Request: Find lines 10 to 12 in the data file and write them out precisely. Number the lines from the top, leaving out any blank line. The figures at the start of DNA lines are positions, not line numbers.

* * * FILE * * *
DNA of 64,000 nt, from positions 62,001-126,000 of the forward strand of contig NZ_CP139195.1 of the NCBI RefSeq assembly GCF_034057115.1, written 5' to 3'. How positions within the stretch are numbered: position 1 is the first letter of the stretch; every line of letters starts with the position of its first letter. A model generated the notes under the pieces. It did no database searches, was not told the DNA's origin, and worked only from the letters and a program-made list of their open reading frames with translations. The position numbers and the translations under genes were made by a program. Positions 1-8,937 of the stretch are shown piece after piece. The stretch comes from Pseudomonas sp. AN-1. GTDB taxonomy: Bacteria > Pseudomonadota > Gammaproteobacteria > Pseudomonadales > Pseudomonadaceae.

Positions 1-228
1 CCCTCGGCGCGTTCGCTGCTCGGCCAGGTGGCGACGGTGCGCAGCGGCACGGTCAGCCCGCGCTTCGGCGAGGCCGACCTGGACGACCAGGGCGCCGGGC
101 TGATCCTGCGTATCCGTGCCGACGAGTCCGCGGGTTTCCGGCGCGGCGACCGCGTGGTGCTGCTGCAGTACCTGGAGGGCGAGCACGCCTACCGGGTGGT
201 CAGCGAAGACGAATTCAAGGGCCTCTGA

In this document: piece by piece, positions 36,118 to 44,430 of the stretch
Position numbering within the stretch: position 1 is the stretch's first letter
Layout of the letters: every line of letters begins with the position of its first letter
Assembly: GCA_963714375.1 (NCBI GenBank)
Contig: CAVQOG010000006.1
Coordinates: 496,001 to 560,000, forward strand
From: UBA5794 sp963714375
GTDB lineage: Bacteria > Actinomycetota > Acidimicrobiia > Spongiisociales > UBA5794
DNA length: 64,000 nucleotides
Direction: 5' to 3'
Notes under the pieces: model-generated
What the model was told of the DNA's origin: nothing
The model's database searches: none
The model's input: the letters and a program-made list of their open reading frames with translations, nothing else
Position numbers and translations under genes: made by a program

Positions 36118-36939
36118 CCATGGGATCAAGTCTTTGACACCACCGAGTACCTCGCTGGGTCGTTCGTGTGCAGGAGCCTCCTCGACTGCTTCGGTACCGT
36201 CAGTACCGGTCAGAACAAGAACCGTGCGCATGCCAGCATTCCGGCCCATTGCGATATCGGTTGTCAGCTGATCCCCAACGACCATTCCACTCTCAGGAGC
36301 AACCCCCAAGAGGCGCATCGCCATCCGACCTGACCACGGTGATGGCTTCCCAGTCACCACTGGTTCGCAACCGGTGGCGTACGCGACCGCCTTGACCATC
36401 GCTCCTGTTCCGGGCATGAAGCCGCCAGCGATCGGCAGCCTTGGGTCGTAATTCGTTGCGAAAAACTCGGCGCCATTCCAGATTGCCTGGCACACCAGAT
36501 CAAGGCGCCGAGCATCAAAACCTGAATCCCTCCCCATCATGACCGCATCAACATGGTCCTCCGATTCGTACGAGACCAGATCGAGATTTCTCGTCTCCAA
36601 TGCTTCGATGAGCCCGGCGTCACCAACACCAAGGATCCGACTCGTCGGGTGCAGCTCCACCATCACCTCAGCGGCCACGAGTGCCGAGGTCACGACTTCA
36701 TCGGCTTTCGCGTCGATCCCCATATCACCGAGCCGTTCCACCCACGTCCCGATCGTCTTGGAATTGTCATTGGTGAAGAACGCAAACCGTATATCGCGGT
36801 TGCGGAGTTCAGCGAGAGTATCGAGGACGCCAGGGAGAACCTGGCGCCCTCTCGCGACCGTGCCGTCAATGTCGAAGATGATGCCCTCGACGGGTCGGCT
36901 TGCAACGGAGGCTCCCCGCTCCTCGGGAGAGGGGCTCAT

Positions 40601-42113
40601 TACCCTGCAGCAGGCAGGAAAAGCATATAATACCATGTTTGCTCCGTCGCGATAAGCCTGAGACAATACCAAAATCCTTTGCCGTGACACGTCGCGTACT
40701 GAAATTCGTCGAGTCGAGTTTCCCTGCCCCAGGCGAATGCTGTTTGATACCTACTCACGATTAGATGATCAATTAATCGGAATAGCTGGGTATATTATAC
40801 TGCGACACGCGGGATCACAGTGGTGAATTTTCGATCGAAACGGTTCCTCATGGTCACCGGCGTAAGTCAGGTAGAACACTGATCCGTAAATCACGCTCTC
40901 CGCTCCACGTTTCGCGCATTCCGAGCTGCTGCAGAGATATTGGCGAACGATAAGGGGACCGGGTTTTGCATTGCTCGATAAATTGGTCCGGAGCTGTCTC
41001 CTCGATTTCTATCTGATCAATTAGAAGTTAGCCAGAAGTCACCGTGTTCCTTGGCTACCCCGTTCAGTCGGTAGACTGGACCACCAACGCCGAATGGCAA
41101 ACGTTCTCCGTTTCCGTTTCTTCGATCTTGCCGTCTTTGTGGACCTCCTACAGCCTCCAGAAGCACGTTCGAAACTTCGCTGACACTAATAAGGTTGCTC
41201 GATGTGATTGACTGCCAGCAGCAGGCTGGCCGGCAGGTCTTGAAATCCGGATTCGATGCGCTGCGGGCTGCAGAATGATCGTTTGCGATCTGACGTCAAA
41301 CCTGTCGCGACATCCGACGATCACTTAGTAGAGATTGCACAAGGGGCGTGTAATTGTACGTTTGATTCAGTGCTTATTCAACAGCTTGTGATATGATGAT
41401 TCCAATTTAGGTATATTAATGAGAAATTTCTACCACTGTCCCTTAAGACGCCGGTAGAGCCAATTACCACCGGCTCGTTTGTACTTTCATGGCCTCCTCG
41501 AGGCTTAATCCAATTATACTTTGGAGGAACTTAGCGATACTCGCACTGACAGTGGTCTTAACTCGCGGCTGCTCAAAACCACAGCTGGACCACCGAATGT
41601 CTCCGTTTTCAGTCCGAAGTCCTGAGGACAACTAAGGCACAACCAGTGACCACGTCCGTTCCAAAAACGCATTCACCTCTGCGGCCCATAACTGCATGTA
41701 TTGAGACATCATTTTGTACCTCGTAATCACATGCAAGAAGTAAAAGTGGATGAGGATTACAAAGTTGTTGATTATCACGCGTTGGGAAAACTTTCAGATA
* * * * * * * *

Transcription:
Contig: CAVQOG010000006.1
Coordinates: 496,001 to 560,000, forward strand
From: UBA5794 sp963714375